By A Special Correspondent
By banning e-cigarettes, is the government showing genuine concern for the health of the people or is it arbitrarily exercising executive authority to help the flourishing tobacco industry? For, banning something that is being used by a tiny fraction of the population and letting other tobacco products, like cigarettes, scented and raw (khaini) tobacco and gutka, that are consumed by a vast majority show the hypocrisy and selective and arbitrary exercise of authority. The figures speak for themselves: only eight people are reported to have died from smoking e-cigarettes in the US against the 4,80,000 who are said to die every year due to smoking 'real' cigarettes. In India, the figure of tobacco-related deaths runs into millions annually.
The government's argument is that the youth - even school-going teenagers - are being drawn to e-cigarettes as it is being projected as a cool thing is acceptable only up to a point. In the West, e-cigarettes are something that is being promoted as a device to kick the smoking habit. But in India, the reverse is taking place. Youngsters are being introduced to nicotine via e-cigarettes (as they are supposed to be "cool") but very soon their contemporaries make them out to be "sissy" and "girly" things and lead them to move up to "hard" cigarettes.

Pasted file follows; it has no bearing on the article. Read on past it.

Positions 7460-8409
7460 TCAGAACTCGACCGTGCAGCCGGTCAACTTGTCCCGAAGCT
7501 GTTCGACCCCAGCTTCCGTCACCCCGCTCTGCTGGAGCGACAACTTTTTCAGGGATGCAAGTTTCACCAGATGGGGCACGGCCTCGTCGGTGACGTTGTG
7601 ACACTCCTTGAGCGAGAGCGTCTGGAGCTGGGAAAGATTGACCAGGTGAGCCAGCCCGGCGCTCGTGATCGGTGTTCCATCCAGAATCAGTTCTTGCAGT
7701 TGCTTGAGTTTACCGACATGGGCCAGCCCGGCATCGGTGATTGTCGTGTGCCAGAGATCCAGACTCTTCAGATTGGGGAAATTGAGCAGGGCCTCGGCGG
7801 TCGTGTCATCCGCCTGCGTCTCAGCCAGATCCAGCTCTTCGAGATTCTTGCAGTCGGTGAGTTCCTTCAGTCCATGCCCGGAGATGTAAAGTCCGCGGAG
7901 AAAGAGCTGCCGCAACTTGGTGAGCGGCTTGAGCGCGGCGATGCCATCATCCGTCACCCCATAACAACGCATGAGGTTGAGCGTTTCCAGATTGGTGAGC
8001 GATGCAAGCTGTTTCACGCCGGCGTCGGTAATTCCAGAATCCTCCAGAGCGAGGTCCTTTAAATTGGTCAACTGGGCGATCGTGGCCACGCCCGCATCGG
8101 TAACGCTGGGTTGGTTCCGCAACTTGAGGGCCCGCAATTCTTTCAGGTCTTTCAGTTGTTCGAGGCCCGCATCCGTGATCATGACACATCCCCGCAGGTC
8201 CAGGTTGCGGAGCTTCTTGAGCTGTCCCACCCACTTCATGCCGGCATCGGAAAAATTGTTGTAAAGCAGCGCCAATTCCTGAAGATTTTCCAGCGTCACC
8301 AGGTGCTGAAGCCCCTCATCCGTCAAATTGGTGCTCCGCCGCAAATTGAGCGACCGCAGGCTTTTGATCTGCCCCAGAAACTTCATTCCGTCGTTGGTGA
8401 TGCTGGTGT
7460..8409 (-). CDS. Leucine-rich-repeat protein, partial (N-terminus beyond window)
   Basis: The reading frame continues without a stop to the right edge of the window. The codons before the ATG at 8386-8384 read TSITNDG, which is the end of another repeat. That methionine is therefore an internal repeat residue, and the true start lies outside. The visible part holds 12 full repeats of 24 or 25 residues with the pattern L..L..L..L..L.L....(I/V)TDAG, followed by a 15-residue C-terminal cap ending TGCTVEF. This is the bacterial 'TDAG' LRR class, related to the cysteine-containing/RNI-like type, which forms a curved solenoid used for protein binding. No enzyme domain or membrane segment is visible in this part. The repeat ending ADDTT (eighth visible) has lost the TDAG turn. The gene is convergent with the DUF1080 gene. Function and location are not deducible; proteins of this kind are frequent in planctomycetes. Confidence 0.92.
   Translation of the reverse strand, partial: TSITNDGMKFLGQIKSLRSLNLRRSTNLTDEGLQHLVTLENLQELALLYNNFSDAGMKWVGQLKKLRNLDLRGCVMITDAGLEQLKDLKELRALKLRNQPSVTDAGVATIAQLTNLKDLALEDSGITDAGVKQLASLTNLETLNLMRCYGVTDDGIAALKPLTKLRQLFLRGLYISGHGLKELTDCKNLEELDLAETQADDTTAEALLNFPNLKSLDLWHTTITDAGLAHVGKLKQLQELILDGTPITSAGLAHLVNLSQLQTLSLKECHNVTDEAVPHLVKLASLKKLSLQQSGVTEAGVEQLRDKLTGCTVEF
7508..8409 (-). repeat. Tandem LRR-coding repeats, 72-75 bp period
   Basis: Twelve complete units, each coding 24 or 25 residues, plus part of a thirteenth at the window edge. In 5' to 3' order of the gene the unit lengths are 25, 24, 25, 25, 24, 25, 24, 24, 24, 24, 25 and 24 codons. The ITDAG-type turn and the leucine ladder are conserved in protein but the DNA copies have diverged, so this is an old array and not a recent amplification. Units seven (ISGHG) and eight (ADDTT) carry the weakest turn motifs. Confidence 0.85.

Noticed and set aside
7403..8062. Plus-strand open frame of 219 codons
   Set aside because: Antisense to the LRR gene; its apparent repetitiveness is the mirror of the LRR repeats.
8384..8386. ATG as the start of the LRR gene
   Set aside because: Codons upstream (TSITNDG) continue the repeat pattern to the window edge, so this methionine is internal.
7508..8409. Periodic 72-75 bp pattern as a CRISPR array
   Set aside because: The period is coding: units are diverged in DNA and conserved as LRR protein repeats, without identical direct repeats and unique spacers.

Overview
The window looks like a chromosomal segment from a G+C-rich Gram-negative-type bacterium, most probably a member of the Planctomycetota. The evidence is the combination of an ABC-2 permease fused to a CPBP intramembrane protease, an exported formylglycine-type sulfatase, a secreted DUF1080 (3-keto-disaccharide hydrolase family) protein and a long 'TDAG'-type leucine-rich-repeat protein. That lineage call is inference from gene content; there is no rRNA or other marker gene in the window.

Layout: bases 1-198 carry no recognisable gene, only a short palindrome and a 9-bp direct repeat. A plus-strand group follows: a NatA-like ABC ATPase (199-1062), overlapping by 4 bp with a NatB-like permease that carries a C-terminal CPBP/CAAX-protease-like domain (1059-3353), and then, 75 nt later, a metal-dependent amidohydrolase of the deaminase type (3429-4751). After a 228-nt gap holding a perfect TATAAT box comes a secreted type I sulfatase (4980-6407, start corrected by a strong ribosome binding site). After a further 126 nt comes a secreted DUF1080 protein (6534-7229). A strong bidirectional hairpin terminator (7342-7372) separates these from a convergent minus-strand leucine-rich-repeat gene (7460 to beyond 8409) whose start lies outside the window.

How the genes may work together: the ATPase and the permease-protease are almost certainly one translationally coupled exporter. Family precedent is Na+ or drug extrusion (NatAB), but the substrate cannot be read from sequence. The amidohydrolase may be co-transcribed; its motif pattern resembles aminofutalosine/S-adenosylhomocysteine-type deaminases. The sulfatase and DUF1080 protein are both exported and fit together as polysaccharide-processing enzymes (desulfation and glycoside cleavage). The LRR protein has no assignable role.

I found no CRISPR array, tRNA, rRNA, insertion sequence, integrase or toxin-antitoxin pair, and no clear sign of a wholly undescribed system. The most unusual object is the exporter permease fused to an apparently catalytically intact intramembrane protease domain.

Hence, if cigarettes and other tobacco products are freely available, the ban on e-cigarettes is not going to work. Further, prohibition never works. It just manages to push the product underground. The risk factor in dealing with a banned product is often more than mitigated by the premium charged. It also leads to corruption as those mandated to enforce the ban are often 'managed' by greasing their palms. Hence, enforcing a ban is a big issue in India. The government should have gone for regulating the import and sale of e-cigarettes or could have simultaneously stopped the production and sale of some other tobacco products. Just banning e-cigarettes is unlikely to achieve the desired results and lays open the government to the charge of helping the tobacco industry in eliminating a potential competitor.